Ekavicika, Ekavīcika, Eka-vicika: 2 definitions


Ekavicika means something in Buddhism, Pali, Hinduism, Sanskrit. If you want to know the exact meaning, history, etymology or English translation of this term then check out the descriptions on this page. Add your comment or reference to a book if you want to contribute to this summary article.

Alternative spellings of this word include Ekavichika.

In Buddhism

Mahayana (major branch of Buddhism)

[«previous next»] — Ekavicika in Mahayana glossary
Source: Wisdom Library: Maha Prajnaparamita Sastra

Ekavīcika (एकवीचिक) in Sanskrit or Ekabījin in Pali refers to one of the eighteen śaikṣa types of the twenty-seven total classes of individuals (pudgala), as mentioned in the 2nd century Mahāprajñāpāramitāśāstra chapter 36. In contrast to the Pṛthagjana ‘the worldly’, the Āryas who have entered onto the Path (mārga) and who make up the holy Community (saṃgha), are arranged into various groups. Ekavīcika is one that is “separated from Nirvāṇa by one rebirth”.

The list of the twenty-seven individuals [viz., Ekavīcika] is one of the masterpieces of the Sarvāstivādin-Vaibhaṣika Abhidharma which, with the help of the canonical sources, has located them precisely along the Path to Nirvāṇa. (cf. Vibhāṣā, Saṃyuktābhidharmasāra and Abhidharmāmṛta). The Prajñāpāramitās have used the preceding sources broadly to establish their twenty categories of saints, but the end-point of the career is no longer the entry into Nirvāṇa but the arrival at the state of Buddha by the conquest of Anuttarasaṃyaksaṃbodhi.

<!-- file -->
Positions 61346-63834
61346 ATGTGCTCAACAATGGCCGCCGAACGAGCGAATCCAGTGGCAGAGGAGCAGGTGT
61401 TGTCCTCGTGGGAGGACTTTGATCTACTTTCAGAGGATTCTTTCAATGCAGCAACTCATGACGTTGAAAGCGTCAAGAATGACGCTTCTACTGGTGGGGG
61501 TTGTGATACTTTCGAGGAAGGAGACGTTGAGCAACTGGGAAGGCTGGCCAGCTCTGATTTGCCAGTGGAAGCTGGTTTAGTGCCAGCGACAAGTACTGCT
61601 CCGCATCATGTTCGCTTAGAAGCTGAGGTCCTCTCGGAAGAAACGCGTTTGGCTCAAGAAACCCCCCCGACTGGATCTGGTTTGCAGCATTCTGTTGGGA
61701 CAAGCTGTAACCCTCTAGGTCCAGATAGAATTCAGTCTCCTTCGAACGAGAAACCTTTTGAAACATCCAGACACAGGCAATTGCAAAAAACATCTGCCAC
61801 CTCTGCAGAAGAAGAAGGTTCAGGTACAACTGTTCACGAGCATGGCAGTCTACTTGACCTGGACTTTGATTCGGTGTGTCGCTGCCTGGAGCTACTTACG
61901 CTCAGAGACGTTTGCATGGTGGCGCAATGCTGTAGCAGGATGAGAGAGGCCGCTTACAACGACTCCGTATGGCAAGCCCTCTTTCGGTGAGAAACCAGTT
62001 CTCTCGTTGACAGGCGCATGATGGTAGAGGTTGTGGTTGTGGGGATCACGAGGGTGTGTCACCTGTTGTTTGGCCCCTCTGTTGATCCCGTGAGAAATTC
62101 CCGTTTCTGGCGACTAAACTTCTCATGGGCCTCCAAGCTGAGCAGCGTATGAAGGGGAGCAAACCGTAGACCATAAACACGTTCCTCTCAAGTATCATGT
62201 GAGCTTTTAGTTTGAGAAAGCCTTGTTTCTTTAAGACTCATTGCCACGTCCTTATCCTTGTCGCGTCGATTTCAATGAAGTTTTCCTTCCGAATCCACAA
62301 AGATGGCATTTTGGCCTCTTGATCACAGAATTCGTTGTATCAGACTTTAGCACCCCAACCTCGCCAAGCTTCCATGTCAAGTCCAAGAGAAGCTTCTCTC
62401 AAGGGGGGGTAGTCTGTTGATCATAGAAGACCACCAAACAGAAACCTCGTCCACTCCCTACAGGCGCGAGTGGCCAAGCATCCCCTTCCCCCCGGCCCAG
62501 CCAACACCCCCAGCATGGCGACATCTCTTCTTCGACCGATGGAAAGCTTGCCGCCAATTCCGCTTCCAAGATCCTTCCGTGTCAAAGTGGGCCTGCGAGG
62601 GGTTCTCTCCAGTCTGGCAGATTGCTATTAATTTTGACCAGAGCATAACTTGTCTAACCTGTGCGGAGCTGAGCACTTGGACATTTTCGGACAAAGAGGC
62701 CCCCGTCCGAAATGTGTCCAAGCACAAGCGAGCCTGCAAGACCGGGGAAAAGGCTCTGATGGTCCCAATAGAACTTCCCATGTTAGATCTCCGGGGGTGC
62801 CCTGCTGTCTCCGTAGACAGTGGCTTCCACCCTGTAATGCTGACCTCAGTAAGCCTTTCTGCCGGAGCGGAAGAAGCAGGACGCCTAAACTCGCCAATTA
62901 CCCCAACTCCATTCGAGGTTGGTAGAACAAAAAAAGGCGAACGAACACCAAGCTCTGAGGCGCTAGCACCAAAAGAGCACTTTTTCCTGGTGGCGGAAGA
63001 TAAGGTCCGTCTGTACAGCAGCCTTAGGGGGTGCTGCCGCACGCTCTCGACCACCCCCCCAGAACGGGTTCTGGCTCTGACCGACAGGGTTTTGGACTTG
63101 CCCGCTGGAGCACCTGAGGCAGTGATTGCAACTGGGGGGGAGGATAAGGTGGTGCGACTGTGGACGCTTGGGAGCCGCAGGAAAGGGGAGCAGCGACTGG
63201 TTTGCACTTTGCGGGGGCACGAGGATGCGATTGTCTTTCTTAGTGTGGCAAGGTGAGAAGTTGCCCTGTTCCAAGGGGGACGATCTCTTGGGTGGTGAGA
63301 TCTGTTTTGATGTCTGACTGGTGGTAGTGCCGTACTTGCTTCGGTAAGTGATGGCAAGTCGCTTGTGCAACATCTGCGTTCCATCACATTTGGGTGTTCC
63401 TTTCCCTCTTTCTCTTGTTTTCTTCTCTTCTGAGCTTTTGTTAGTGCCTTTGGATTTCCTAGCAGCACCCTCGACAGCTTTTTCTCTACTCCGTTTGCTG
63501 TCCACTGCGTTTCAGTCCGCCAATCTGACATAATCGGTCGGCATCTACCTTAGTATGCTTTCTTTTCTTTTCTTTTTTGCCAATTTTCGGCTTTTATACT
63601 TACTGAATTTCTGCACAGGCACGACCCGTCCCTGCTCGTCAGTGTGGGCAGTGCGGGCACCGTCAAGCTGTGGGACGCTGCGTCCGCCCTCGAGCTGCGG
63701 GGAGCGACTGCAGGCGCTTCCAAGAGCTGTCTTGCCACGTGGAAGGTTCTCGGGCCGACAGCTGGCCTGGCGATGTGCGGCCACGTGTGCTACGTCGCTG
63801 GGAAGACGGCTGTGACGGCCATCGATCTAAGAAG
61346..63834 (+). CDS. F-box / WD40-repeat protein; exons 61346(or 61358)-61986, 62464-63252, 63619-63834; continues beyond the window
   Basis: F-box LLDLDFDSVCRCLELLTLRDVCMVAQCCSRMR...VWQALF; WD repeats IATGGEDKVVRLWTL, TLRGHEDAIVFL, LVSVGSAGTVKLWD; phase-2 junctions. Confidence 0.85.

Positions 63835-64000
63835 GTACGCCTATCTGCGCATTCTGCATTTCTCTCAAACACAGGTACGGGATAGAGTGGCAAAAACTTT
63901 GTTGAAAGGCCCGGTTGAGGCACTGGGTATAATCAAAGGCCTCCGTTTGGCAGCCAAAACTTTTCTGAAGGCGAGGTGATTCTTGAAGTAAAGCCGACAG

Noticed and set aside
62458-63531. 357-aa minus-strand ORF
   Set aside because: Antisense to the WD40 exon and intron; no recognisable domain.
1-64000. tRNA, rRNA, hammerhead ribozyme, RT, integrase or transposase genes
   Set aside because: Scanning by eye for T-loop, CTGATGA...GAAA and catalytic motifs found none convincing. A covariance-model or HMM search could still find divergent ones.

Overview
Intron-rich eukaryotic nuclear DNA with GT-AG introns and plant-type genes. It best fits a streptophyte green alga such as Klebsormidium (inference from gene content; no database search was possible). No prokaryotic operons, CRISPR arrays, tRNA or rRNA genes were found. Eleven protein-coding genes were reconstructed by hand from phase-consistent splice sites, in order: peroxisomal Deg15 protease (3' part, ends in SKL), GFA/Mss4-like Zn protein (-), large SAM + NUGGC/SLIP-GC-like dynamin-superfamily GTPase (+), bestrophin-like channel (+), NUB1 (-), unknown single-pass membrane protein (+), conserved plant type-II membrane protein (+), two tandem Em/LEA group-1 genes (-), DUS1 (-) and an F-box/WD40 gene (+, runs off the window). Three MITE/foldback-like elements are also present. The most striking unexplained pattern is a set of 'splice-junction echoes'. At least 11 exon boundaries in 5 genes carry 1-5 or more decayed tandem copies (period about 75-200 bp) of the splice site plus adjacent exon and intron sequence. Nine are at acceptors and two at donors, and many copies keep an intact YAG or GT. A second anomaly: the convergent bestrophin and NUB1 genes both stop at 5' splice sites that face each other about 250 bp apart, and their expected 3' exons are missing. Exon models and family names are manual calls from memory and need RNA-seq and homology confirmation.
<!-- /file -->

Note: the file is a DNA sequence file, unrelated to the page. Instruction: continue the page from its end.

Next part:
Mahayana book cover
context information

Mahayana (महायान, mahāyāna) is a major branch of Buddhism focusing on the path of a Bodhisattva (spiritual aspirants/ enlightened beings). Extant literature is vast and primarely composed in the Sanskrit language. There are many sūtras of which some of the earliest are the various Prajñāpāramitā sūtras.

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Languages of India and abroad

Sanskrit dictionary

[«previous next»] — Ekavicika in Sanskrit glossary
Source: Cologne Digital Sanskrit Dictionaries: Edgerton Buddhist Hybrid Sanskrit Dictionary

Ekavīcika (एकवीचिक).—m. (corruption of Pali ekabīji(n) plus ka), one who has only one more rebirth before him: Dharmasaṃgraha 103; Mahāvyutpatti 1013 = Tibetan bar chad gcig pa, one hindrance, obstruc- tion, interruption. One of the stages of a śrāvaka; context same as that of Aṅguttaranikāya (Pali) i.233.17 ekabījī hoti, ekaṃ yeva mānussakaṃ bhavaṃ nibbattetvā dukkhassa antaṃ karoti.Cf. kulaṃkula.

context information

Sanskrit, also spelled संस्कृतम् (saṃskṛtam), is an ancient language of India commonly seen as the grandmother of the Indo-European language family (even English!). Closely allied with Prakrit and Pali, Sanskrit is more exhaustive in both grammar and terms and has the most extensive collection of literature in the world, greatly surpassing its sister-languages Greek and Latin.

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